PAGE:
Maine consumers are facing increasing costs for electricity. Wind energy can help to reduce those costs.
The Maine Public Utilities Commission announced this week that the standard offer price for electricity in Maine in both the CMP and Emera Maine services areas will increase by more than 10 percent for next year.
“Mainers’ energy costs are going up because the price for natural gas is volatile and difficult to predict. Wind energy, particularly through the use of long-term contracts, can reduce the impact of the volatility from the natural gas market, protect consumers from price spikes and lessen our dependency on a single fuel for electricity production,” said Ian Grady, a spokesperson for Wind for Maine. “Right now, New England relies heavily on natural gas, and we’re paying the price every month in our electric bills.”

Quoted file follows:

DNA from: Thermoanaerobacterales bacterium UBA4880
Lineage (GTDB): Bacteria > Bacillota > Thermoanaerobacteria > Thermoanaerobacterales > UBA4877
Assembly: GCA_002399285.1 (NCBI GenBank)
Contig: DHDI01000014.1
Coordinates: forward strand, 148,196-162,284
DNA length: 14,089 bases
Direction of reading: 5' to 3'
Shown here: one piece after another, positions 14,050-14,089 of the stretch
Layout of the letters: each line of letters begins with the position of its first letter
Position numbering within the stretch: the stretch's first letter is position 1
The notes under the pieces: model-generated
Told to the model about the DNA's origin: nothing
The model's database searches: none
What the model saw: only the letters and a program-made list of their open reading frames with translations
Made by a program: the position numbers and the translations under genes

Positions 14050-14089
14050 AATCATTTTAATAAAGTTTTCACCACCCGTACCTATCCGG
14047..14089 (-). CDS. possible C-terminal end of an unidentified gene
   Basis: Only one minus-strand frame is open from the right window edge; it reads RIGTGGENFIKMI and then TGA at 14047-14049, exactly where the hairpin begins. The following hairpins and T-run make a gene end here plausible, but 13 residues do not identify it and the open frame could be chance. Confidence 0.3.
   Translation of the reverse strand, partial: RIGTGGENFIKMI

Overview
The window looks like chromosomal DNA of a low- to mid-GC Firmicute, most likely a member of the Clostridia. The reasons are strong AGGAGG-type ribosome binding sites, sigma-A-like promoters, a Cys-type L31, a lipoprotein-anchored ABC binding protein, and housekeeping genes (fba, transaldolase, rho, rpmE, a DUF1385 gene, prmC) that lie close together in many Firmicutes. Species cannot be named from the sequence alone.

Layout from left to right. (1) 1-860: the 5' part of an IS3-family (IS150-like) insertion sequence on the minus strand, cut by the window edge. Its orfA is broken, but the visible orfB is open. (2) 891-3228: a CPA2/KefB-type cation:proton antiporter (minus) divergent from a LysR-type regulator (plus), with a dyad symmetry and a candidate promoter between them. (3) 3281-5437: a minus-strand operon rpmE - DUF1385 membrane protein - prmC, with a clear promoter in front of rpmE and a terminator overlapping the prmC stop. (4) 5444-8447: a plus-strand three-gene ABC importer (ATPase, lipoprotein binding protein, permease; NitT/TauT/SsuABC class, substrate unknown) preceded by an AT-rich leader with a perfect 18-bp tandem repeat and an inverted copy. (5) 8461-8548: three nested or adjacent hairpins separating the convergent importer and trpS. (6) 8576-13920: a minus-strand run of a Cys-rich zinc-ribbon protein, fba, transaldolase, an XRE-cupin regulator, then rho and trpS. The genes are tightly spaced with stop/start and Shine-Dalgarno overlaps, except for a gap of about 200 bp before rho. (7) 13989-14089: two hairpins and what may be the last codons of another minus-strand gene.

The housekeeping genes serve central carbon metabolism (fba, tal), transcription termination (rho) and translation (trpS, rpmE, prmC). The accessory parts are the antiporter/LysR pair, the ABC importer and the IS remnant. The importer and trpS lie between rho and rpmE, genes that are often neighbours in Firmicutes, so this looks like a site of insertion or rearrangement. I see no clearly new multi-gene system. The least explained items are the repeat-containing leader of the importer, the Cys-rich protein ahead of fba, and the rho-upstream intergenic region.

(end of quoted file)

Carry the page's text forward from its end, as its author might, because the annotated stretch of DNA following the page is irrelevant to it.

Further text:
According to the PUC, the price for residential and small business customers in the new standard offer price for electricity in CMP’s territory is increasing 10.8 percent. The price for medium business customers is increasing by about 30 percent.
For Emera Maine, the increase for residential and small business customers is 13.2 percent. For medium-sized businesses, the increase is about 31 percent.
“Maine can help prevent this type of price uncertainty by supporting the development of clean, renewable wind energy,” said Grady. “It’s good for the air we breathe and the water we drink, and it can help our economy to grow while reducing our dependency on fossil fuels.”
Wind energy in Maine is a way to strengthen the state’s economy, reduce our dependence of fossil fuel and protect the environment.